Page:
Ashley Roll stated that she would have to quit her nursing program if she doesn't receive the coronavirus vaccine. Ashley Roll.
New York's COVID-19 vaccine mandate came into effect Monday. This means that all hospital and nursing home staff must have received their first dose.
Gov. Kathy Hochul stated that vaccination rates among healthcare workers increased over the weeks preceding the deadline.
However, only a small percentage of healthcare workers would prefer to be terminated rather than receive the COVID-19 vaccination.
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Ashley Roll is an employee at the state-run Dolgeville home for people with developmental disabilities. She doesn't know whether her facility will require COVID-19 vaccinations for its staff and healthcare workers. She's still looking for a job, just in case.
Roll is worried that she might be among the healthcare workers who have resigned or been fired due to federal and/or local vaccine mandates. On Monday, all New York-based healthcare workers had to have their first dose.
Roll stated, "I work for New York," referring to Central New York Developmental Disabilities Service Office. She's been there for six years. "We have all been wondering what the future holds. Is it possible that we will be mandated? Do we expect to be fired? We don't know."
New York's hospital and nursing home workers had to have received their COVID-19 vaccination dose by September 27th. Home care, hospice and adult care facility workers can wait until October 7. Hospitals and nursing homes in New York are making preparations for staff shortages. Employees who refuse to receive the vaccine could face termination.
Roll is also a freshman nurse student who is gaining clinical experience at a local hospitals. She said that her inability to vaccinate herself in the face New York's mandate has had a negative impact on her education. Roll stated that her Mohawk Valley Community College dean informed her that she could not continue with her nursing clinicals at a facility that adheres to the state mandate if she didn't get vaccinated. This effectively disqualifies her from the program.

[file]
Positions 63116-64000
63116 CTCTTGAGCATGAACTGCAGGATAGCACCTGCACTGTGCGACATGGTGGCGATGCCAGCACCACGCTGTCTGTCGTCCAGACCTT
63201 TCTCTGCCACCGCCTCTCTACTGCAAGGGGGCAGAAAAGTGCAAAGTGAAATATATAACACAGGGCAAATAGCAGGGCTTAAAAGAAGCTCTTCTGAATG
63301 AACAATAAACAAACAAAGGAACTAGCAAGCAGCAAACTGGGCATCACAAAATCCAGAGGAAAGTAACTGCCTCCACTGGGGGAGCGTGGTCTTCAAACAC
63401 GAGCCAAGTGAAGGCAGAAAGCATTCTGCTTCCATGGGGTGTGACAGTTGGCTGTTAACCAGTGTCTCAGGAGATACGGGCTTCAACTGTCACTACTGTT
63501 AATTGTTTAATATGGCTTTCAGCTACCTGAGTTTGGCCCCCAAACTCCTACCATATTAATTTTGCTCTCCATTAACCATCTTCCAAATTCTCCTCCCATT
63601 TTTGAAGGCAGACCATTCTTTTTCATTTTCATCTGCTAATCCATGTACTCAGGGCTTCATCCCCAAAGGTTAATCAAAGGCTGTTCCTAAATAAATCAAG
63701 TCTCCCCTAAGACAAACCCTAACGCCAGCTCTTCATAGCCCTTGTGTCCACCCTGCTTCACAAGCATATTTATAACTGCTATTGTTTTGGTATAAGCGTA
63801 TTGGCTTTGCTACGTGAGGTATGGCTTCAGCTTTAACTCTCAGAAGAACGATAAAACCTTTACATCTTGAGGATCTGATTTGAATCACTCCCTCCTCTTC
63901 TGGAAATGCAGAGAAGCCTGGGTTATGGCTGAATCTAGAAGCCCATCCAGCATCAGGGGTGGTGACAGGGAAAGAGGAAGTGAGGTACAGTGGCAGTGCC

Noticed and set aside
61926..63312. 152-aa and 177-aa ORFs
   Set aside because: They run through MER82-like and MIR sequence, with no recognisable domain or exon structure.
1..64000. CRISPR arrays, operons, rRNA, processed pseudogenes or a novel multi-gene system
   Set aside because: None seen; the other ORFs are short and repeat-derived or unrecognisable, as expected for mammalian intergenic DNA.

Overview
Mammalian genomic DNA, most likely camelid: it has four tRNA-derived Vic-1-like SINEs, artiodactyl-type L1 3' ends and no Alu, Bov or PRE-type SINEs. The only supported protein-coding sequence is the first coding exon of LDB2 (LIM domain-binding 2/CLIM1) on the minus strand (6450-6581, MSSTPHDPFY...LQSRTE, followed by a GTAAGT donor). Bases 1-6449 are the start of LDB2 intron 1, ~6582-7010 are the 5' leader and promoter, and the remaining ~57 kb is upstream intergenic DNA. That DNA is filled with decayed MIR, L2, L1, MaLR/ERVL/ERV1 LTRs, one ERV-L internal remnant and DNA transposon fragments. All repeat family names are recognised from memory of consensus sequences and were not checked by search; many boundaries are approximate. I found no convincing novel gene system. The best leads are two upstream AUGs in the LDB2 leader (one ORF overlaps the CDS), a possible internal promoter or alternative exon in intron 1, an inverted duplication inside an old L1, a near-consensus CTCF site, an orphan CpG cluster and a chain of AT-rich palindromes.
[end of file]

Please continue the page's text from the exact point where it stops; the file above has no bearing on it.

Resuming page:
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According to the 33-year old, she had experienced adverse reactions to vaccines before and claimed that COVID-19 felt forced upon her. Experts refute this argument by pointing out that the COVID-19 vaccine was developed in a country and subsequently processed in a number of countries. This saved time, as Insider's Mary Meisenzahl reported.
Roll stated that she was planning to seek a religious exemption for the shots. Roll said that few of her peers are currently vaccinated and many are looking for other employment in anticipation of the vaccine requirement.
Roll stated, "I have been searching for other jobs." "We have all stated that we will wait until they fire me, basically."
Kathy Hochul, New York Governor, is pushing forward. She has deployed medical personnel from the National Guard to replace hospital workers who are not vaccinated and issued a state-of-emergency that allows healthcare professionals from other countries and states to fill in any gaps.
Continue reading: Anti-vax nurses blamed for hospital staff shortages ignores the fact that COVID's frontline workers are not receiving adequate support or mental healthcare.
According to a press release by the governor's offices, vaccination rates among healthcare workers have "increased significantly" in the four weeks preceding the mandate's September 27, deadline. This coincided with Biden’s vaccine mandate for facilities that receive federal funds.
Nurse home staff were 92% vaccinated compared to 71%. The state reported that the vaccination rate in adult care facilities rose from 77% up to 89% and that 92% of staff in hospitals had had their first shot.
Hochul stated in the statement that "These new facts show that holding firm to the vaccine mandate for healthcare workers is just the right thing to take to protect our vulnerable loved ones and family members from COVID-19."
Insider was told by a spokesperson for the state Department of Health that the mandate required organizations to develop a plan to implement the mandate. Also, what happens to employees who don't comply with the mandate. New York's hospital systems have complied with the mandate and have either fired or placed on leave employees who are not vaccinated.
Northwell Health, the largest state-owned healthcare provider, announced Monday that it had fired two dozen managers because they didn't comply with the mandate. Insider was told by a spokesperson that the health system had informed employees not vaccinated of their violation and had begun a process to expel them using a well-planned approach.
Hospitals in similar areas have observed that nurses and other healthcare workers prefer to be vaccinated than risk termination.
Insider was told by a spokesperson for New York-Presbyterian - a leading medical center in New York - that 99% of its 48,000 employees have been vaccinated.
"Fewer that 250 people chose not to comply, and they no longer work at NewYork–Presbyterian as September 23. Insider was told by a spokesperson that we will continue to provide exceptional healthcare at all our hospitals.
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